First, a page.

John Seivert: Is bending over repeatedly bad for your back?
March 26, 2018
Would you believe it if I told you that bending over repeatedly to lift objects or to play sports that require repeated flexion of the spine is not harmful to your back? It is well documented in the peer-reviewed literature that repeated flexion of the spine is not necessarily a cause of low back pain.
There has been mounting evidence in the literature that many of the old assumptions about repetitive exercise such as bending and lifting is bad for your back, running is hard on the knees, gymnastics will cause back pain, and swimming is bad for your shoulders are more myth than fact. The list goes on and you can pick almost any sport and come up with the harms it will cause you 10 or 20 years down the road.
A 2012 study titled, "The prevalence of low back pain among former elite cross-country skiers, rowers, orienteerers and non-athletes: A 10-year cohort study" compared the prevalence of symptoms of low back pain among former endurance athletes with different loading characteristics on the low back.
The groups they compared were: cross-country skiers (a more flexion load for the spine), rowers (a more extension loading), and orienteering athletes (no specific loading of the spine), as well as a non-athletic control group.
The authors concluded that low back pain was not more common among former endurance athletes with specific back loading compared with non-athletes.
The results indicate that years of prolonged and repetitive flexion or extension loading in endurance sports does not lead to more low back pain. However, a large physical training volume in the past year and previous episodes of low back pain are risk factors for low back pain.
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So then why are so many experts in the fields of medicine, the fitness industry, and health and wellness still teaching people that unless they lift with a straight back they are likely to injure themselves?
The long answer is as follows: many of us physical therapists hear the "stories" of patients telling us how they hurt their backs while bending and lifting. We then warn them to be careful of bending and lifting as it might hurt your back.
This may sound like logical advice in the short term while tissues heal, but what ends up happening is that the patient takes the advice to avoid bending and lifting too far. This may lead to increased fear and disability around doing very normal every day activities.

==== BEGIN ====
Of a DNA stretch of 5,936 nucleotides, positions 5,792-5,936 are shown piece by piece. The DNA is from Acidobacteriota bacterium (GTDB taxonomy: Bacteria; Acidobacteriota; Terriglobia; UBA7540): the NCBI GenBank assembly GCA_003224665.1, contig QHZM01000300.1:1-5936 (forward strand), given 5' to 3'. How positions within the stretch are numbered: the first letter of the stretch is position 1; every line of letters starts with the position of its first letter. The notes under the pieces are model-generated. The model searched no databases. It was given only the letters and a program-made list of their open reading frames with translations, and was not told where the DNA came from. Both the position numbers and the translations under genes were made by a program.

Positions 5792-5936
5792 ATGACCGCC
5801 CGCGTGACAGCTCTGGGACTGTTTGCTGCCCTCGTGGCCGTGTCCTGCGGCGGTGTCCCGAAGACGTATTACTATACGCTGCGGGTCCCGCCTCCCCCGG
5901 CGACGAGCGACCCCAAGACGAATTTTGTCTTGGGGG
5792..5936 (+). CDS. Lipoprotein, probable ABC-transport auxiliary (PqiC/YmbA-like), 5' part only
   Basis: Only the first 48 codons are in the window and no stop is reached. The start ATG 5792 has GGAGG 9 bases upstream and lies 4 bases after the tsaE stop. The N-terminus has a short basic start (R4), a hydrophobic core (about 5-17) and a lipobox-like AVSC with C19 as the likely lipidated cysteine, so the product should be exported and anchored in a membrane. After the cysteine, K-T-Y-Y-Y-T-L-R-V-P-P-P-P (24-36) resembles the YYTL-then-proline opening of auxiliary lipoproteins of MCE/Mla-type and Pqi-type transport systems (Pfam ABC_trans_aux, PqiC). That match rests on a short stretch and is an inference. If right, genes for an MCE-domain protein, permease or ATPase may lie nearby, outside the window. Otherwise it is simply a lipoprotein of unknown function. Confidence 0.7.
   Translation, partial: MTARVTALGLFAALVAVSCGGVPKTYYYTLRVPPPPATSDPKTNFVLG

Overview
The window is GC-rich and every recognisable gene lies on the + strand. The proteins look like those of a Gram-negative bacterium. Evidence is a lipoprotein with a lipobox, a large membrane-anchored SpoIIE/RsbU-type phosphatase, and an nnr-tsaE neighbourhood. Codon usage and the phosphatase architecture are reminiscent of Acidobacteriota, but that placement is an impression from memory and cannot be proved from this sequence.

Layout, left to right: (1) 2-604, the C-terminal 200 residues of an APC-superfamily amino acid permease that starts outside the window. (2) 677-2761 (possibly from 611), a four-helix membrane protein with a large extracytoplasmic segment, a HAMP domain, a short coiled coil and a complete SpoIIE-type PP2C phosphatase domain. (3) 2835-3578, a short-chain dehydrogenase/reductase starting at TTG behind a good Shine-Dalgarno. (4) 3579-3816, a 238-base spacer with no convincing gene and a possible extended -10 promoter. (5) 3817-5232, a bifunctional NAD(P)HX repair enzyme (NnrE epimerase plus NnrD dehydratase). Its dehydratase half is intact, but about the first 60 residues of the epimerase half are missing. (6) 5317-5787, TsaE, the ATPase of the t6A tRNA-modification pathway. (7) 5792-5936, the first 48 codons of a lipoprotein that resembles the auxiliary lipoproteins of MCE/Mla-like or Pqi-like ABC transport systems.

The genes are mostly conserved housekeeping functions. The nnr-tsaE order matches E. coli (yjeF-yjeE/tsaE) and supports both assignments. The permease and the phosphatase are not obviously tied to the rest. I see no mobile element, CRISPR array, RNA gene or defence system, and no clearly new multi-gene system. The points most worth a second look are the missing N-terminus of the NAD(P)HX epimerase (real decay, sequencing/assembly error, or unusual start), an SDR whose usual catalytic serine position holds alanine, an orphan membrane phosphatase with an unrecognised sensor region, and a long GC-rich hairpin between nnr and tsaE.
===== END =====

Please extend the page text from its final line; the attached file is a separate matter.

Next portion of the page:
A better course of treatment after the symptoms are reduced or gone is to then train the patient how to bend and twist with confidence and how to improve muscle strength, flexibility and joint mobility to perform the tasks that the person wants to do for fitness, fun or work.
Be wary of blanket statements
You should be very wary of professionals that make blanket statement about exercise and fitness as it relates to preventing injuries or movement. The words "never" and "always" are two that I try to avoid using.
I have heard many times throughout my career from physical therapists telling their patients to "Always bend your knees and keep your back straight when lifting objects from the floor."
This advice can be useful if someone is picking up something very heavy to allow their legs to assist with the lift. However, lifting something like a small tree branch or a tissue would not require the person to lift with their legs and it almost becomes impractical and inefficient to do so.
So then why are so many people that live in third-world countries that spend countless hours a day farming, working in the rice patties or carrying heavy jugs of water miles to their home not complaining of back pain or not seeking out medical help for low back pain?
They don't hurt their backs because their bodies are accustomed to the duties needed to do their chores. Your body will adapt to the demands we put on it and we will build stronger bones, muscles and ligaments by using them regularly.
We all get back pain from overuse
I just spent five full days cleaning out my parents home that was filled to the gills with stuff, heavy stuff like 200 pound safes, couches, tables, and heavy armoires that were dragged, lifted and put into trucks and cars. I haven't worked this hard and continuously for this many days in a row for years.
Did I have some back pain each night at the end of this ordeal? You bet I did because it was work I am not accustomed to doing. However, a few anti-inflammatory, a series of stretches and keeping up with my regular exercise routine helped me feel better within a day.
We have to remember the value of staying aerobically fit, maintain good muscle strength, flexibility and good spinal mobility. Joseph Pilates once stated back in the early 1930s, "If your spine is stiff at 30 you are old. If it is flexible at 60 you are young."
Healthcare providers need to treat their patients as individuals with unique problems and not make blanket statements that may not apply to everyone. I have been guilty of perpetuating some of these myths.
However, we all need to stay informed and update ourselves with the most current evidence and make changes accordingly. That is the key to helping people get better from their injuries and most importantly, empower people to move freely without pain or fear of re-injury.
Our spines are very robust structures and can withstand incredible pounds of force and pressure placed upon them. It's okay and normal to be sore after doing something you're not used to doing, but try to keep moving and remember, movement is medicine.
John Seivert is a Doctor of Physical Therapy and he has been practicing for 34 years. He opened Body Logic Physical Therapy in Grass Valley in 2001. He has been educating Physical therapists since 1986. Contact him at firstname.lastname@example.org.